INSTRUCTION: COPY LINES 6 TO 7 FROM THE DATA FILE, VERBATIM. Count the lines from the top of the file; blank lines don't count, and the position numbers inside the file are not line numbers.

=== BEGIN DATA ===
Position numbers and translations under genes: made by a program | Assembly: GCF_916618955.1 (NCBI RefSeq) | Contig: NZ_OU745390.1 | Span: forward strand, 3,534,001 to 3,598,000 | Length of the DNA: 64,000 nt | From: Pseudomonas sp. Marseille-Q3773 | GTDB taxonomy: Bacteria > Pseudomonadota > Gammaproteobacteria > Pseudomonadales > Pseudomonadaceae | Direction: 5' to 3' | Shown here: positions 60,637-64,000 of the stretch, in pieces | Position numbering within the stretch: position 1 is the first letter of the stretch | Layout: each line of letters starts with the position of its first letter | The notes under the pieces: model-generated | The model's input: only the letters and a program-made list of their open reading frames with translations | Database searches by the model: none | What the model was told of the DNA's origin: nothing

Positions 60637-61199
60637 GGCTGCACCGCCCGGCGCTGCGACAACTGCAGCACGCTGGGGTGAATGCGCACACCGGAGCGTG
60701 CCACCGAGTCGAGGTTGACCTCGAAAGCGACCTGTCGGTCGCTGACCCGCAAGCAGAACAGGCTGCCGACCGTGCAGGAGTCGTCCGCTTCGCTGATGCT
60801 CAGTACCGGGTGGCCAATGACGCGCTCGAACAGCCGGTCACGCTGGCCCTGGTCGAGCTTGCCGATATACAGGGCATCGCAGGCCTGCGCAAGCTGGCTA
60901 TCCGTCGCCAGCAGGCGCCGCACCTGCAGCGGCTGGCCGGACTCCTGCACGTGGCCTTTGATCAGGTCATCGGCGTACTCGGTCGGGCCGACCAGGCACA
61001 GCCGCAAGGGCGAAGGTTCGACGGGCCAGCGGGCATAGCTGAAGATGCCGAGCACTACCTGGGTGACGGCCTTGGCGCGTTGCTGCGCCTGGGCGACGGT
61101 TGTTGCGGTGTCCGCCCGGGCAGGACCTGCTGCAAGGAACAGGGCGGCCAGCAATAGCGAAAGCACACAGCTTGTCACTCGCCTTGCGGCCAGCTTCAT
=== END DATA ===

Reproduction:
60901 TCCGTCGCCAGCAGGCGCCGCACCTGCAGCGGCTGGCCGGACTCCTGCACGTGGCCTTTGATCAGGTCATCGGCGTACTCGGTCGGGCCGACCAGGCACA
61001 GCCGCAAGGGCGAAGGTTCGACGGGCCAGCGGGCATAGCTGAAGATGCCGAGCACTACCTGGGTGACGGCCTTGGCGCGTTGCTGCGCCTGGGCGACGGT